You’ve probably heard the stories on television or in newspapers before: a group of workers in an office pool their money every week to purchase lottery tickets. Then, one lucky day, they win the jackpot, splitting it a dozen ways but still leaving each individual with enough money to start a very healthy retirement fund. That’s the ultimate dream of any lottery syndicate: to make everyone who plays as a part of the team rich by winning together.
It’s certainly enough to make one wonder if playing in a syndicate is worthwhile. As it happens, there are both advantages and disadvantages to playing in syndicates rather than buying tickets individually. In this article, we’ll go over both the advantages and disadvantages of syndicates, and then show you how you can join syndicates through Oz Lotteries.
The first advantage of a syndicate should be obvious: by pooling your resources with other players, you increase your odds of wining a jackpot or other difficult to win prizes, such as Second and Third Division prizes. While one ticket only has about a 1 in 45.38 million chance of winning the Oz Lotto First Division Jackpot, for instance, you can cut down on those odds significantly if you’re part of a group buying 100 tickets a week. That doesn’t exactly make it likely that you’ll win, but the odds start to look a lot less astronomical.
Another advantage to syndicate play is that you’ll rarely lose everything you put into the pot. Since you’re buying a large number of tickets weekly, it’s likely that you’ll at least score a few wins in the lower divisions and get some of your money back. The can make playing the lottery a lot less costly, as you’ll expect to get a little return on your investment even in the worst weeks.
The biggest disadvantage to playing in a syndicate should also be pretty clear: you’re never going to win the full value of a jackpot by playing this way. If your group is lucky enough to hold the winning combination, you’ll have to share your winnings with everyone else, meaning you’ll get a nice prize – but nothing like what you could have had if you along held the winning ticket. This also means that some of the moderately large wins can end up being rather inconsequential for your group; win $500, and a group of 20 players will only take home $25 each, for instance.
Believe it or not, playing in a syndicate also means you’re less likely to come out ahead on any given draw. Sure, over the long run your odds are the same, and you can expect the same odds no matter how you play. But on any given draw, you’re unlikely to win a big prize. Meanwhile, those Division Six and Seven prizes that win you a small amount will often only cover part of the costs of your syndicate buying tickets, so instead of a modest win, you’ll end up with a small loss. Essentially, playing in a syndicate takes a lot of the variance out of your play: you’re more likely to win a share of a big prize, but most of the time, you’ll lose at a rate equal to about the “house edge” of whatever lottery game you’re playing.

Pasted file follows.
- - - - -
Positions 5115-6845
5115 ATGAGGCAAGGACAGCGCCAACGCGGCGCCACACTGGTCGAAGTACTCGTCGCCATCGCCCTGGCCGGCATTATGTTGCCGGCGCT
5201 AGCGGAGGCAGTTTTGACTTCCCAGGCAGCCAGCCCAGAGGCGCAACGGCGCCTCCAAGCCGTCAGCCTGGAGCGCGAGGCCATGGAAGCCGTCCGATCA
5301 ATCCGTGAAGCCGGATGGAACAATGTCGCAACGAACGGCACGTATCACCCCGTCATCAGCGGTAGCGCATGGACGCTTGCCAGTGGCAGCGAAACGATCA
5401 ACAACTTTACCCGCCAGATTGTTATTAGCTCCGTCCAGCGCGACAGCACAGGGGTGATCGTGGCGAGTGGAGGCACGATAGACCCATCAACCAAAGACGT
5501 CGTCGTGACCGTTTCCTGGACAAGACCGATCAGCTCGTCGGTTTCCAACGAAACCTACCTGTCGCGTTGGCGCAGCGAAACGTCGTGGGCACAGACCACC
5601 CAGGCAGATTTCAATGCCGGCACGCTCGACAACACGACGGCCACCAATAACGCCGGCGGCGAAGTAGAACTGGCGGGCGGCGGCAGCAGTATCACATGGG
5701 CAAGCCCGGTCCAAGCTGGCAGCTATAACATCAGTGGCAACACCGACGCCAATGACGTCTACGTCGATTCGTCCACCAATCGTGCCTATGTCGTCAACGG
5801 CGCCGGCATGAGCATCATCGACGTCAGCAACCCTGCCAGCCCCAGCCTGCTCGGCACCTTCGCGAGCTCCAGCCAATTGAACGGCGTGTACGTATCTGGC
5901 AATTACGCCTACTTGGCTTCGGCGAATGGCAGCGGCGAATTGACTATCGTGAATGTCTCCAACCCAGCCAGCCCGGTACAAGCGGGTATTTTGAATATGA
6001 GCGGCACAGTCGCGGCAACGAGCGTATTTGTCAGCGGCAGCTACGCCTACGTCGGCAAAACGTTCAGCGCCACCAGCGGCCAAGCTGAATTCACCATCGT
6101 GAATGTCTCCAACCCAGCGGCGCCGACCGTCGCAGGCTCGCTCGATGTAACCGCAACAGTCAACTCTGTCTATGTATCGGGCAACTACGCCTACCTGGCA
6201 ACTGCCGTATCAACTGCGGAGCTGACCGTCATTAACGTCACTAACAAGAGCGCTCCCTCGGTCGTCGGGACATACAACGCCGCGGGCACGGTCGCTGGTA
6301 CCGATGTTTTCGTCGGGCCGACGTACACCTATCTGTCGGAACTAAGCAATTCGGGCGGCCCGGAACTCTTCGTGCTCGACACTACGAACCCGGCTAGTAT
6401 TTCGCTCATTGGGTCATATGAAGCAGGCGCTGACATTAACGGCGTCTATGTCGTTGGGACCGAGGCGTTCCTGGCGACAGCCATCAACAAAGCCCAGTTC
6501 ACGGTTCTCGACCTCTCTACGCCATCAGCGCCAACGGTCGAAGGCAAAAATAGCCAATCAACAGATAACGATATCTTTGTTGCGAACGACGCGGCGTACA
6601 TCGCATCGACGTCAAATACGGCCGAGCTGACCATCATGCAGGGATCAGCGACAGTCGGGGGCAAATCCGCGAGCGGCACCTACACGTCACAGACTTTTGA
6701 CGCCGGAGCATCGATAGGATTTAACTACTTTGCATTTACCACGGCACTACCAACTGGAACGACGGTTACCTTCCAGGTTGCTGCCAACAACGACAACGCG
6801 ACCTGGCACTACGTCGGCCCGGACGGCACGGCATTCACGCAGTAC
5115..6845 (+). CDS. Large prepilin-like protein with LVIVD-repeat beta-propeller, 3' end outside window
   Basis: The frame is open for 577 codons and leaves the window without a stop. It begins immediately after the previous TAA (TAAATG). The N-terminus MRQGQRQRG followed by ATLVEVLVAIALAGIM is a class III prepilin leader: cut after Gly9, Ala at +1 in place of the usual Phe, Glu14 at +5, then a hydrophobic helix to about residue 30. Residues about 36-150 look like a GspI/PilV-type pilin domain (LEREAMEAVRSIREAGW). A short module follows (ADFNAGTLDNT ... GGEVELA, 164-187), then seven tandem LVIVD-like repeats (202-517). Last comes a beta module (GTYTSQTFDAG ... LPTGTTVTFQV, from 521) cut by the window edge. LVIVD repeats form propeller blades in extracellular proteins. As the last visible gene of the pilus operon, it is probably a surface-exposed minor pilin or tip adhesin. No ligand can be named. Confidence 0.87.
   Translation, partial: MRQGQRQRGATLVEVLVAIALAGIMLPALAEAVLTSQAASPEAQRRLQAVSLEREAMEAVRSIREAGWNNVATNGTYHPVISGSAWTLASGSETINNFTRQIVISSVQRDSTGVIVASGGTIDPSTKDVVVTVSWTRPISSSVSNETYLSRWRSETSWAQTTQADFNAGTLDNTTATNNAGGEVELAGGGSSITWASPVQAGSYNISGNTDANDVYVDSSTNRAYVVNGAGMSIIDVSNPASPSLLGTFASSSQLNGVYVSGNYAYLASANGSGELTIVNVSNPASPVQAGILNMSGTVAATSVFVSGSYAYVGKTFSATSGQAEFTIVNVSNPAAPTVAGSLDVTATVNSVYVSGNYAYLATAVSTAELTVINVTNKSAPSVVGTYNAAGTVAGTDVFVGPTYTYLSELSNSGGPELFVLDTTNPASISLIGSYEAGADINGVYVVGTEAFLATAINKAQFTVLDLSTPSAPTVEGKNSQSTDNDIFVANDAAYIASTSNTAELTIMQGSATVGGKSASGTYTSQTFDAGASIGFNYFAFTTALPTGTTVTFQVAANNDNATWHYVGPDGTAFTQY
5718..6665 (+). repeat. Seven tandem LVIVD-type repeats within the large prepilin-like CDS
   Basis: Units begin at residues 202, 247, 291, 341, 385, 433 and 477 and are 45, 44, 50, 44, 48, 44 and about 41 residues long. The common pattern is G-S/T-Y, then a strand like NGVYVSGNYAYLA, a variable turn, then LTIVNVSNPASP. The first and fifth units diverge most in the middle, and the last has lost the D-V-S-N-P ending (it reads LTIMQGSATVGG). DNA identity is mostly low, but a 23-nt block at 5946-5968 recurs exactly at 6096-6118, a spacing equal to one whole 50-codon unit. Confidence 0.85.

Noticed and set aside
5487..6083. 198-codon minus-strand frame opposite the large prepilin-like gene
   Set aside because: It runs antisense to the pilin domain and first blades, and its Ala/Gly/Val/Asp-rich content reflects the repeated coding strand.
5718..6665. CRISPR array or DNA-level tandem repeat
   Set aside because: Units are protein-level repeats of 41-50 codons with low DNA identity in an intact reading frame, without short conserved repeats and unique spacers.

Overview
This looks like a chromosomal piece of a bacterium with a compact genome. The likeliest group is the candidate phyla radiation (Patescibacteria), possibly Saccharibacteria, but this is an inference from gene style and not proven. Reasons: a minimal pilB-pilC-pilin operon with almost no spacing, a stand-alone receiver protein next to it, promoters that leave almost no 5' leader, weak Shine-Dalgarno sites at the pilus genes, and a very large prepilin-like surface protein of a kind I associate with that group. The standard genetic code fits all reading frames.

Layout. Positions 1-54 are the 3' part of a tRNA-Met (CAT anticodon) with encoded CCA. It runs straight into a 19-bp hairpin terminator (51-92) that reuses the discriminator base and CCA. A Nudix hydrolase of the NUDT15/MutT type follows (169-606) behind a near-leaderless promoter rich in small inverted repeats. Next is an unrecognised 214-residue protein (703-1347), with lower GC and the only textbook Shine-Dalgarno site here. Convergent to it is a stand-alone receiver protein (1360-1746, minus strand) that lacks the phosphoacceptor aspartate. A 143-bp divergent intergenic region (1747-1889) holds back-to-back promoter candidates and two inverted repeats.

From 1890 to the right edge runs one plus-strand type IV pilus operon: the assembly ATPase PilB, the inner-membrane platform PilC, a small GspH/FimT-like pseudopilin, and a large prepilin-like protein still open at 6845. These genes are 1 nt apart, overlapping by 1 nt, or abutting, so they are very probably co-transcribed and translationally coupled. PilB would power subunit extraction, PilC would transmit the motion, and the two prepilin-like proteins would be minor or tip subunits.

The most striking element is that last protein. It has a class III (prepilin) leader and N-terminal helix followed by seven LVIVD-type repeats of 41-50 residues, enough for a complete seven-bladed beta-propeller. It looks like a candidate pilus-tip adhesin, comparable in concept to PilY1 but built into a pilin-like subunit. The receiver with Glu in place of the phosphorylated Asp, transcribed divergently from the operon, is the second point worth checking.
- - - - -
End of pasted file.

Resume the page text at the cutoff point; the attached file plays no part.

If you want to get in on the syndicate action, you don’t have to find a big group of friends or co-workers willing to play with you. Instead, you can join a syndicate through Oz Lotteries, immediately tapping into a huge group of players who pool their tickets to increase their chances of winning. Note that syndicates are not available for all games. You can choose to be a part of a syndicate in any of the following lotteries:
Here’s how it works. Choose the game of your choice, and pick the Syndicate option rather than the Standard option. You’ll be presented with a list of different syndicate with different associated costs for buying in. Each syndicate offers a certain number of shares – usually between six and 15 – that can be purchased before they’re pooled together. Once one group closes, another opens to take its place, so you’ll never be left out in the cold.
The costs for buying shares and the types of groups available vary by game. For instance, the Powerball drawing offers three different syndicates for you to choose from:
Top Five 45 x 6: This group will purchase enough tickets to cover every possible Powerball in a variety of combinations. Six shares are available, each costing $69.
Combo (System 10 & 11): This group plays a system that covers all possible combinations of 10 specific numbers, and another covering all combinations of 11 specific numbers. There are ten shares available in each syndicate, each costing $107.10.
System 13: This syndicate buys a system that covers all possible combinations within a group of 13 numbers. Each of the ten available shares costs $193.05.
Once you’ve bought in, the syndicate works like any other tickets you’ve purchased through Oz Lotteries. If your syndicate scores a win, the winnings will be divided evenly amongst all shareholders and credited to your account. If you’re lucky enough to win a big prize, you’ll be part of a group of very happy players who share in victory together!